tor·​por | \ ˈtȯr-pər How to pronounce torpor (audio) \

Definition of torpor

1a : a state of mental and motor inactivity with partial or total insensibility
b : a state of lowered physiological activity typically characterized by reduced metabolism, heart rate, respiration, and body temperature that occurs in varying degrees especially in hibernating and estivating animals

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Choose the Right Synonym for torpor

lethargy, languor, lassitude, stupor, torpor mean physical or mental inertness. lethargy implies such drowsiness or aversion to activity as is induced by disease, injury, or drugs. months of lethargy followed my accident languor suggests inertia induced by an enervating climate or illness or love. languor induced by a tropical vacation lassitude stresses listlessness or indifference resulting from fatigue or poor health. a depression marked by lassitude stupor implies a deadening of the mind and senses by shock, narcotics, or intoxicants. lapsed into an alcoholic stupor torpor implies a state of suspended animation as of hibernating animals but may suggest merely extreme sluggishness. a once alert mind now in a torpor

Did You Know?

Our English word torpor looks the same and means the same thing as Latin torpor, from which it was borrowed into Middle English. It stems from the Latin verb torpēre, which means "to be sluggish or numb." "Torpor" first appeared in a 13th-century guide for religious recluses, where it referred to a spiritual or intellectual lethargy, but there is very little evidence of its use over next the 400 years. It began showing up again in the early 1600s in reference to both mental and physical sluggishness. The related adjective "torpid" (from the Latin adjective torpidus) entered the language in the 15th century.

Examples of torpor in a Sentence

The news aroused him from his torpor. after a lifetime of setbacks, defeats, and failures, he could only greet the latest bad news with a resigned fatalism and dull torpor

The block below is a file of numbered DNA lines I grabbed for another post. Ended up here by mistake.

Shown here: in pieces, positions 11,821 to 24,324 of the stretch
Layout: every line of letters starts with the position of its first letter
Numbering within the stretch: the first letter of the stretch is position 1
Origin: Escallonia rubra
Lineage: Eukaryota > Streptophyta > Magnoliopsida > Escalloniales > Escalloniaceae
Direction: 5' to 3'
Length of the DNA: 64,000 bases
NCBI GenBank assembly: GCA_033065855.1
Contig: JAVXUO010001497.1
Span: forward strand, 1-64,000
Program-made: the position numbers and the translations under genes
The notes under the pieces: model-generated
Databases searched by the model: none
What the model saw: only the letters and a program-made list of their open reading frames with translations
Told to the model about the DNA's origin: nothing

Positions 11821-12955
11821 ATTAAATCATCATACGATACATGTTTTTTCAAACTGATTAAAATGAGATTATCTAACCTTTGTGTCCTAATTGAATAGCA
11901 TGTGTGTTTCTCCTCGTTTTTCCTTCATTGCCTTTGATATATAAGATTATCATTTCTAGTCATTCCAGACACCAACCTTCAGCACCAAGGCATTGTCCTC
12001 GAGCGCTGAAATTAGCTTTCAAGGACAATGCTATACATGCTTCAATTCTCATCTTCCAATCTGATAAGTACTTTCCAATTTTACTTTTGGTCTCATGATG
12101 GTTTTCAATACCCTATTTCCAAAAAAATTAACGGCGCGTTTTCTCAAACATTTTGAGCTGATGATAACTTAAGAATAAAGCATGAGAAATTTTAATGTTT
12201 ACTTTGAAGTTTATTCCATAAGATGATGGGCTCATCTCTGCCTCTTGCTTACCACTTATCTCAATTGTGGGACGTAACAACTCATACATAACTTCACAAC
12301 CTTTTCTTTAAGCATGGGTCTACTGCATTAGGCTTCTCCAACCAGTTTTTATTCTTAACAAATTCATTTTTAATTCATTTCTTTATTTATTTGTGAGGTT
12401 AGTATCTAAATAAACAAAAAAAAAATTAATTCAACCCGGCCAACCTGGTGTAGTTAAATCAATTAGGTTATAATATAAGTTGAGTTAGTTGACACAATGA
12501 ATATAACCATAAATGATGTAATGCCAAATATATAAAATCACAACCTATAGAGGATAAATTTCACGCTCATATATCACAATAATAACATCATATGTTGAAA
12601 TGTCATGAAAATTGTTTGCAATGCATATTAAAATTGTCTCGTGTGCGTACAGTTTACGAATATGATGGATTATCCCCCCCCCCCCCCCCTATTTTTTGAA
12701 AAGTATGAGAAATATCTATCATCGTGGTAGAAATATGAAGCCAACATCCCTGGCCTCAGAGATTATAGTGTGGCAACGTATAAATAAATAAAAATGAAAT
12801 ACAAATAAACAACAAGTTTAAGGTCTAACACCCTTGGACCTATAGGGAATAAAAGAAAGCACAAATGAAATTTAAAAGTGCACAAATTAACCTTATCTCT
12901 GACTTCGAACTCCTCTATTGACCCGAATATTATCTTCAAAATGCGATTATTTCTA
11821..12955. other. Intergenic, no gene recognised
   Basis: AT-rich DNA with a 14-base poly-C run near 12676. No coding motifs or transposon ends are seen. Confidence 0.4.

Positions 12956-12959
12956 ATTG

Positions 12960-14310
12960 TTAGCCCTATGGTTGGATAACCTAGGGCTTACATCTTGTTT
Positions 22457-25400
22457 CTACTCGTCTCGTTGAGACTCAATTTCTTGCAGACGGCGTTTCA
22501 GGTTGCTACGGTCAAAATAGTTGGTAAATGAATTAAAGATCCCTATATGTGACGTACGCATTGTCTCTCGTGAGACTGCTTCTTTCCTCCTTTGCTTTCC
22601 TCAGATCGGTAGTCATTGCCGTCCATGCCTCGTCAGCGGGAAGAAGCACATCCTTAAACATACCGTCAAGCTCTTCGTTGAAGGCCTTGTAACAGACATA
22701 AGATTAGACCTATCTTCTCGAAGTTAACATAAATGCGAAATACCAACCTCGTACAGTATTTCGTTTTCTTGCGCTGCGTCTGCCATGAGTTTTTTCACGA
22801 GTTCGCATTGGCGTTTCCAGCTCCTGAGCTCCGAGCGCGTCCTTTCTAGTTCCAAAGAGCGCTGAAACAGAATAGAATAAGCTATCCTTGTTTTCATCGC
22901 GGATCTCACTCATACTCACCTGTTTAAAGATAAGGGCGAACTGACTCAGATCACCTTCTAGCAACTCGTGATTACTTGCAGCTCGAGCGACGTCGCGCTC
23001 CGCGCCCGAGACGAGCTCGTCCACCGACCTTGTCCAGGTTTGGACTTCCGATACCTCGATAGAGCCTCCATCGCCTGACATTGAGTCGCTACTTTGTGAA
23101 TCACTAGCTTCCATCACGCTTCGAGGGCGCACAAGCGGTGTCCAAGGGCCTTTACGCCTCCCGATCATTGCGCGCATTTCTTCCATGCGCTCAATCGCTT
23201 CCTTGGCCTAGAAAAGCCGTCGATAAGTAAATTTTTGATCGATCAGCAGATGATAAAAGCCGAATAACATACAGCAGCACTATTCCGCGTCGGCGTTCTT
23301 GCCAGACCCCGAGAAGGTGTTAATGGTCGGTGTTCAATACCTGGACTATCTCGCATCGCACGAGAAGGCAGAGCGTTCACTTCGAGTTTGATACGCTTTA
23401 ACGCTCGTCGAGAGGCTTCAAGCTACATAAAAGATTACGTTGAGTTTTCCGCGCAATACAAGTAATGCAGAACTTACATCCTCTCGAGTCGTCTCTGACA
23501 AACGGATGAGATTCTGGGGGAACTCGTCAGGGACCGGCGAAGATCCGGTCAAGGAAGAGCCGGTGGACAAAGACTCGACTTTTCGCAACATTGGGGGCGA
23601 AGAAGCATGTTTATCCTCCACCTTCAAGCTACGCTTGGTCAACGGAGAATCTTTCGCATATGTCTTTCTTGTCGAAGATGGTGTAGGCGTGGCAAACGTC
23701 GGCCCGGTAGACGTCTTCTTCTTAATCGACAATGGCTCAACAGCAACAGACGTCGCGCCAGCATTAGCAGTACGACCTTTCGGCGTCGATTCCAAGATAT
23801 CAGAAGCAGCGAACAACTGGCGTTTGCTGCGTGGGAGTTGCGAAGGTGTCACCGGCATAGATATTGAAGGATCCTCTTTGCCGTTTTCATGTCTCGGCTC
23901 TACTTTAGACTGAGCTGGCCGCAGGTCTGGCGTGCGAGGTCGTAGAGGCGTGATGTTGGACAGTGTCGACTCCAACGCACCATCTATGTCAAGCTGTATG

Recent Examples on the Web Despite Iran’s entreaties, the Americans, nestled between two great oceans and comfortable with their isolationist torpor, demurred. Washington Post, "America and Iran, from fascination to antagonism," 26 Feb. 2021 Torpor is less intense than hibernation and Koch said bears can even wake up and leave the den before returning to the state of torpor again. Tess Williams, Anchorage Daily News, "Group accidentally encountered a brown bear den before one of them was mauled near Haines," 9 Feb. 2021 Some only entered torpor only briefly, and these lost up to 15 percent of their body weight overnight. Theresa Machemer, Smithsonian Magazine, "Hummingbirds in the Andes Go to Chilly Extremes for a Good Night’s Sleep," 11 Sep. 2020 Next, the researchers compared these to the areas lit up in mice that weren't experiencing torpor. John Timmer, Ars Technica, "Neurons discovered that put mice in a hibernation-like state," 14 June 2020 This lack of shivering was sort of an overnight torpor accomplished by the Bushmen, LeBlanc wrote. Ned Rozell, Anchorage Daily News, "Why is cold tolerance so unique to each individual?," 11 Oct. 2020 McKechnie tells the Times that this suggests the hummingbirds may enter torpor for several days in a row. Theresa Machemer, Smithsonian Magazine, "Hummingbirds in the Andes Go to Chilly Extremes for a Good Night’s Sleep," 11 Sep. 2020 Not only did every species of hummingbird go into torpor, but several reached surprisingly chilly temperatures. Lucy Hicks, Science | AAAS, "To survive frigid nights, hummingbirds cool themselves to record-low temperatures," 8 Sep. 2020 The study showed that rather than try to keep their temperature high overnight, the birds dropped into a state of torpor, where their heart rates and body temperature dropped. Theresa Machemer, Smithsonian Magazine, "Hummingbirds in the Andes Go to Chilly Extremes for a Good Night’s Sleep," 11 Sep. 2020

These example sentences are selected automatically from various online news sources to reflect current usage of the word 'torpor.' Views expressed in the examples do not represent the opinion of Merriam-Webster or its editors. Send us feedback.

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First Known Use of torpor

13th century, in the meaning defined at sense 1a

History and Etymology for torpor

Middle English, from Latin, from torpēre

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The first known use of torpor was in the 13th century

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Last Updated

3 Mar 2021

Cite this Entry

“Torpor.” Dictionary, Merriam-Webster, Accessed 5 Mar. 2021.

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More Definitions for torpor



English Language Learners Definition of torpor

formal : a state of not being active and having very little energy


tor·​por | \ ˈtȯr-pər How to pronounce torpor (audio) \

Medical Definition of torpor

: a state of mental and motor inactivity with partial or total insensibility : extreme sluggishness or stagnation of function

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More from Merriam-Webster on torpor

Thesaurus: All synonyms and antonyms for torpor

Nglish: Translation of torpor for Spanish Speakers Encyclopedia article about torpor

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